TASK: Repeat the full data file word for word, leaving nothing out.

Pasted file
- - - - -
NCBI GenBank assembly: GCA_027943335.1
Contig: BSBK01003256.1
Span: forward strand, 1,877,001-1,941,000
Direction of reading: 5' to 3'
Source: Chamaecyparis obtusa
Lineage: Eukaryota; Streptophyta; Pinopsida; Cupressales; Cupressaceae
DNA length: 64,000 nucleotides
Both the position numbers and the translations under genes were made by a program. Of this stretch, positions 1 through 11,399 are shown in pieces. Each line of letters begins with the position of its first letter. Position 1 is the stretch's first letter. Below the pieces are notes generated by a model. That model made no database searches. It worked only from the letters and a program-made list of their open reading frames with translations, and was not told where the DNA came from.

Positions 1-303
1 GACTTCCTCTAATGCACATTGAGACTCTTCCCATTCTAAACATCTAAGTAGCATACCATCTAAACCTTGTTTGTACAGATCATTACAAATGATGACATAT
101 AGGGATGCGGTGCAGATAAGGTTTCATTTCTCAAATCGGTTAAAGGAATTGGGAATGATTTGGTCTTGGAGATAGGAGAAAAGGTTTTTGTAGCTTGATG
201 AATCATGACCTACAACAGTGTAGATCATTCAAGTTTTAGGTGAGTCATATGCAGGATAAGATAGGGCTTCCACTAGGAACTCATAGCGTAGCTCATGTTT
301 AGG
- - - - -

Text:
NCBI GenBank assembly: GCA_027943335.1
Contig: BSBK01003256.1
Span: forward strand, 1,877,001-1,941,000
Direction of reading: 5' to 3'
Source: Chamaecyparis obtusa
Lineage: Eukaryota; Streptophyta; Pinopsida; Cupressales; Cupressaceae
DNA length: 64,000 nucleotides
Both the position numbers and the translations under genes were made by a program. Of this stretch, positions 1 through 11,399 are shown in pieces. Each line of letters begins with the position of its first letter. Position 1 is the stretch's first letter. Below the pieces are notes generated by a model. That model made no database searches. It worked only from the letters and a program-made list of their open reading frames with translations, and was not told where the DNA came from.

Positions 1-303
1 GACTTCCTCTAATGCACATTGAGACTCTTCCCATTCTAAACATCTAAGTAGCATACCATCTAAACCTTGTTTGTACAGATCATTACAAATGATGACATAT
101 AGGGATGCGGTGCAGATAAGGTTTCATTTCTCAAATCGGTTAAAGGAATTGGGAATGATTTGGTCTTGGAGATAGGAGAAAAGGTTTTTGTAGCTTGATG
201 AATCATGACCTACAACAGTGTAGATCATTCAAGTTTTAGGTGAGTCATATGCAGGATAAGATAGGGCTTCCACTAGGAACTCATAGCGTAGCTCATGTTT
301 AGG